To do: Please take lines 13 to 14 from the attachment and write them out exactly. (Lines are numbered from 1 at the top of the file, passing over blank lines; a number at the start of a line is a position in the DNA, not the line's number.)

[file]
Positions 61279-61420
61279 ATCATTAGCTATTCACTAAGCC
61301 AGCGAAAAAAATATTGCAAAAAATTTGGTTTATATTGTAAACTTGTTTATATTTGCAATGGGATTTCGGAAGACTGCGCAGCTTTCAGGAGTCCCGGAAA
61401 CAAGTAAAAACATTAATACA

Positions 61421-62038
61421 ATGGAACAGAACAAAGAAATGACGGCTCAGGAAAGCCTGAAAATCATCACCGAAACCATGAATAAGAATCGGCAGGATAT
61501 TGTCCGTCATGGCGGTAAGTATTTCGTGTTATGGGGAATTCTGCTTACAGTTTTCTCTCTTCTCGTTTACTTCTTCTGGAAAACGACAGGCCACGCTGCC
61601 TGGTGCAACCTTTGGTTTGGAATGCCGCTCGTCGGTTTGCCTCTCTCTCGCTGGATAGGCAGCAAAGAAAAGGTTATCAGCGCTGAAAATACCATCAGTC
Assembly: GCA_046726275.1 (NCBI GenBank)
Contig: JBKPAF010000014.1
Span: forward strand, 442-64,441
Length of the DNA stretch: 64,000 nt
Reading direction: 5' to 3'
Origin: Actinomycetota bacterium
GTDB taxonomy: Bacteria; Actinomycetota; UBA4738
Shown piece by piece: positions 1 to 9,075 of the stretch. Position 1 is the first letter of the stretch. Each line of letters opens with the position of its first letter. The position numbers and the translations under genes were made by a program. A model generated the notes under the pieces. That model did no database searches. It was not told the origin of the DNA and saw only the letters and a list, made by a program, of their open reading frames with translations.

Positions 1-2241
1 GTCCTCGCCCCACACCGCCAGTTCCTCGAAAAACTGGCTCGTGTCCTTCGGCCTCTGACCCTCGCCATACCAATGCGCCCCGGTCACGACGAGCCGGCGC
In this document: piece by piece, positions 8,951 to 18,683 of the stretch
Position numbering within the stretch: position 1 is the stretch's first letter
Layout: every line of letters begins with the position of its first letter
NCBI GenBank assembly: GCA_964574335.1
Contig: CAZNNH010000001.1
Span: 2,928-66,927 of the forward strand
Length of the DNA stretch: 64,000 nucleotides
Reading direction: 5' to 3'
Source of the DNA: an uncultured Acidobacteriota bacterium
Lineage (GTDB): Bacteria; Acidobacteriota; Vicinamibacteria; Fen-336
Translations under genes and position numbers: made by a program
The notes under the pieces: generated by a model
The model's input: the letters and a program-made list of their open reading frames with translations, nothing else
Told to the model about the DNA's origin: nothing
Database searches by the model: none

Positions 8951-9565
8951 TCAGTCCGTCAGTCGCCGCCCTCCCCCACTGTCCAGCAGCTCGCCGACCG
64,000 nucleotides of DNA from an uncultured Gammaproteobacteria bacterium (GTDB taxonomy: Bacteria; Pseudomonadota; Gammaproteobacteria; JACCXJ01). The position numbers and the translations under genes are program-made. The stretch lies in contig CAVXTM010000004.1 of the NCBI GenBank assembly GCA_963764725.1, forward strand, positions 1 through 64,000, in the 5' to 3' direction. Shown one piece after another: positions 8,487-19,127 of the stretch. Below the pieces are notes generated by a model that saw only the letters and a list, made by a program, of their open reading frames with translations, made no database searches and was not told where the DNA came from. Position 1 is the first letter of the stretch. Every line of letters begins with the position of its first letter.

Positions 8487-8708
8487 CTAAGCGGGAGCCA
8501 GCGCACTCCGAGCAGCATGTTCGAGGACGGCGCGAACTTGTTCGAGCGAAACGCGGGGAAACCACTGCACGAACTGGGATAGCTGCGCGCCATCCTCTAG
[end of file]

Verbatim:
Reading direction: 5' to 3'
Origin: Actinomycetota bacterium